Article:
What’s Ahead: Against Natural(izing) Disability

Much of my writing, teaching, service, and activism in philosophy has been designed to undermine a cluster of assumptions about the relation between nature and nurture, that is, a cluster of assumptions about the relation between biology and society, assumptions that remain embedded in philosophical discourses, variously naturalizing disability, gender, race, and other apparatuses of power. In short, I think that there is no natural human body nor set of natural physiological or cognitive circumstances that exist apart from social construction and interpretation; thus, I refuse the claim that disability is a natural aspect of human existence, a non-accidental, biological difference or characteristic that ought to be venerated, celebrated, and redeemed.

In a variety of ways, the previous claim and my conviction that disability is artifactual, a contingent product of power relations all the way down, separate my philosophical analyses of disability from the work of many other philosophers and theorists of disability. For disability, I maintain, is an apparatus of force relations from which a “diagnostic style of reasoning” has emerged that produces impairments, disabilities, syndromes, deficits, and so on as natural in order to manage and control populations through strategies and mechanisms of normalization, ultimately in the service of neoliberalism.

In Foucault and Feminist Philosophy of Disability, I argue that critical analyses of the naturalization of social inequalities must consider how claims about the social construction of biological phenomena are produced, in what contexts these claims are mobilized and advanced, and for what social and political purposes. Although my arguments with respect to the naturalization of disability in philosophy have been largely directed at feminist philosophers and philosophers of disability, I contend that the ways in which disability is naturalized in philosophy and what can be done to denaturalize disability in philosophy (and indeed elsewhere) should be of interest and concern to every philosopher.

In order to offer contextually specific analyses of the constitution of disability and impairment, I have in recent years examined the ways in which these discursive objects are elaborated within and by (for example) feminist philosophical discussions of Foucault’s supposed masculinist biases and sexism; bioethical discourses on prenatal testing, genetic counseling, and stem cell research; the criticisms that bioethicists make about disabled people’s arguments against these technologies; and the British social  model of disability, an early model of disability whose distinction between impairment (construed as a prediscursive biological reality) and disability (construed as a form of social disadvantage imposed upon this ostensibly natural biological reality) has, more or less, dominated the words and deeds of Euro-American disabled people’s movements for several decades.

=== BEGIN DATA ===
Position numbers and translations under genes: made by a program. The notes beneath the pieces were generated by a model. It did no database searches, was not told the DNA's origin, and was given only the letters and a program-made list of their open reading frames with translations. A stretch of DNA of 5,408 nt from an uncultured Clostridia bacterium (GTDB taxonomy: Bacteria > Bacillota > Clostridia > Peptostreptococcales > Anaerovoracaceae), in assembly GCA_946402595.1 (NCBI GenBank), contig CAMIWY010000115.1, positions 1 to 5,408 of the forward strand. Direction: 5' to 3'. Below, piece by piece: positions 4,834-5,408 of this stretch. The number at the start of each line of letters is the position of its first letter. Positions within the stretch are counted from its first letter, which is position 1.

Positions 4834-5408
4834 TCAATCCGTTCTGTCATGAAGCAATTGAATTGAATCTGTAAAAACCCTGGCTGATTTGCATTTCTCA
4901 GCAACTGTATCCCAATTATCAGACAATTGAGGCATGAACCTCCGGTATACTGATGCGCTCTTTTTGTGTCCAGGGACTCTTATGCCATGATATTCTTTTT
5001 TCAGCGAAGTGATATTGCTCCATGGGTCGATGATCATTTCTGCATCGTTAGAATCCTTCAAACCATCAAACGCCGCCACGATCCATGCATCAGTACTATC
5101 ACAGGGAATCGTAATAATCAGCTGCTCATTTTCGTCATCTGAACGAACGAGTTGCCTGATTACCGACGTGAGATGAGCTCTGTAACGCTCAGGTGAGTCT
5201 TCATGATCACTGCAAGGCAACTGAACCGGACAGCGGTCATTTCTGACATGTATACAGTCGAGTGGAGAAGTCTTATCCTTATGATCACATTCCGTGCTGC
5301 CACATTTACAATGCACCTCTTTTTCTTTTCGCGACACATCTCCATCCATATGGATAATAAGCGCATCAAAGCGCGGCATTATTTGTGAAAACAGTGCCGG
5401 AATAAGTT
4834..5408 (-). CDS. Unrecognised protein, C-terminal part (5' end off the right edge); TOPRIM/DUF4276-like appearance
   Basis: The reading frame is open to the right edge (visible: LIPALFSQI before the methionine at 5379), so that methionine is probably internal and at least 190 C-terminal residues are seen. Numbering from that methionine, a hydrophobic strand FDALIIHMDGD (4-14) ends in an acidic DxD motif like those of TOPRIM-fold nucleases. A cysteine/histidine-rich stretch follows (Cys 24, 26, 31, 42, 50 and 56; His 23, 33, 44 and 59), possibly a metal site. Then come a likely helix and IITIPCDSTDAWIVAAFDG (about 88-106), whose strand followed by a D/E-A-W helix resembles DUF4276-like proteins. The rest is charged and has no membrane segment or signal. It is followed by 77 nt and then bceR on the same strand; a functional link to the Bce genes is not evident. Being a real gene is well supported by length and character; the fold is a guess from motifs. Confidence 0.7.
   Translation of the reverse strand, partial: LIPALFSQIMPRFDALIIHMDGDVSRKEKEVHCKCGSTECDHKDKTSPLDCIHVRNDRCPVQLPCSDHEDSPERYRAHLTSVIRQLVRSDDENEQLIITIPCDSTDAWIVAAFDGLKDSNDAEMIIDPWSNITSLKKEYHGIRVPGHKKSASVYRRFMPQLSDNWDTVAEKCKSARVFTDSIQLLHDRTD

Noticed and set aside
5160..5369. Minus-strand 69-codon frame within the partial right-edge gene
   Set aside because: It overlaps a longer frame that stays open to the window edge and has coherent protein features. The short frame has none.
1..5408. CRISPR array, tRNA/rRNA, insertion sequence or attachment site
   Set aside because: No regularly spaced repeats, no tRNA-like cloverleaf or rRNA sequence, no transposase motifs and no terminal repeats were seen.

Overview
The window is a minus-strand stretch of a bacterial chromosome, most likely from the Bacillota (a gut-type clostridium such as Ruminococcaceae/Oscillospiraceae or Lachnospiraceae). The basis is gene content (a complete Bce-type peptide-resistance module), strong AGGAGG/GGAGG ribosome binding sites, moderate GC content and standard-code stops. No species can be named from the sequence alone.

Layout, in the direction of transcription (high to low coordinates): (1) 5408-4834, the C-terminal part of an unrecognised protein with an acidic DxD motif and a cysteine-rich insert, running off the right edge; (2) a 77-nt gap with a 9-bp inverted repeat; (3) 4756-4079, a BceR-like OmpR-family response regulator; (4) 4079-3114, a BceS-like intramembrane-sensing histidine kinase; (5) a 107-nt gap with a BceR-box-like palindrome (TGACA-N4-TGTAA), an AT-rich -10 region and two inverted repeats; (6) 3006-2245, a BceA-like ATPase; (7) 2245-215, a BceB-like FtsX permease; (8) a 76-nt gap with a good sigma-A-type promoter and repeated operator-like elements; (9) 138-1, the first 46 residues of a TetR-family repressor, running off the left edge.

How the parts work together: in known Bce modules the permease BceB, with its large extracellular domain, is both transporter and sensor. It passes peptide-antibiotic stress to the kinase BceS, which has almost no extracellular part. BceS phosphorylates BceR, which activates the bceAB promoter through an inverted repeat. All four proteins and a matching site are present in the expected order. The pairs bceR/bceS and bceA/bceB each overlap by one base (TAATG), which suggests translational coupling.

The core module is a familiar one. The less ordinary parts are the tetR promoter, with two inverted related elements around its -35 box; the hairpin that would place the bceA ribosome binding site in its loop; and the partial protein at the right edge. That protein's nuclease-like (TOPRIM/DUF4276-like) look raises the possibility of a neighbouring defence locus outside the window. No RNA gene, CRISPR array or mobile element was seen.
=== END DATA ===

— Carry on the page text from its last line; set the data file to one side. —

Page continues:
In all cases, I presented a nonjuridical account of how force relations configure and construct impairment and disability; that is, I offered an account of power relations as productive rather than merely repressive; as incrementally intentional and nonsubjective rather than ideological; and as diffuse rather than centralized. Examining the operations of power in this nonjuridical way leads the philosopher of disability to scrutinize how power circulates within and between practices and policies produced outside of domains in which power is typically believed to be exacted, including contexts and sites that seem transgressive, oppositional, liberatory, and “empowering.” As I have argued, such contexts and sites may in fact operate according to a disciplinary logic that is simultaneously enabling and constraining.  

To continue this line of inquiry, expanding its scope and refining its claims, I will, over the course of the coming year, aim to identify and analyze the ways in which disability is constructed and invoked as a natural and disadvantageous biological human property (attribute, difference, characteristic)—i.e., is naturalized, materialized, and individualized—in the context of the Fit is a Feminist Issue blog. These analyses will include consideration of how the construction and naturalization of disability by and through the content of this feminist fitness blog (1) have extended and propped up the way that an individualized and medicalized conception of disability conditions knowledge production about disability in philosophy, especially in Canadian philosophy and bioethics; (2) exemplify the limits of the knowledge about disabled people, ableism, and accessibility that feminist philosophers assume and reproduce; (3) have complemented and reinforced the particular version of prestige bias that conditions Canadian philosophy; and (4) contribute to the exclusion of disabled philosophers of disability from professional philosophy in Canada.

In short, this prospective work will thus encompass both the metaphilosophical and reconstructive-conceptual spheres of my research in philosophy of disability, as I have previously described them. To be sure, the project may be a contested endeavour; nevertheless, I expect it to be a fruitful one, adding new layers to my analyses of both the ways in which the apparatus of disability is deployed in philosophy, especially Canadian philosophy, and the ways in which the discursive object called “impairment” is constituted in philosophy and the discourses that surround it. I predict that BIOPOLITICAL PHILOSOPHY will become a venue for the documentation of these analyses as I attempt to unravel them. What better venue could there be?

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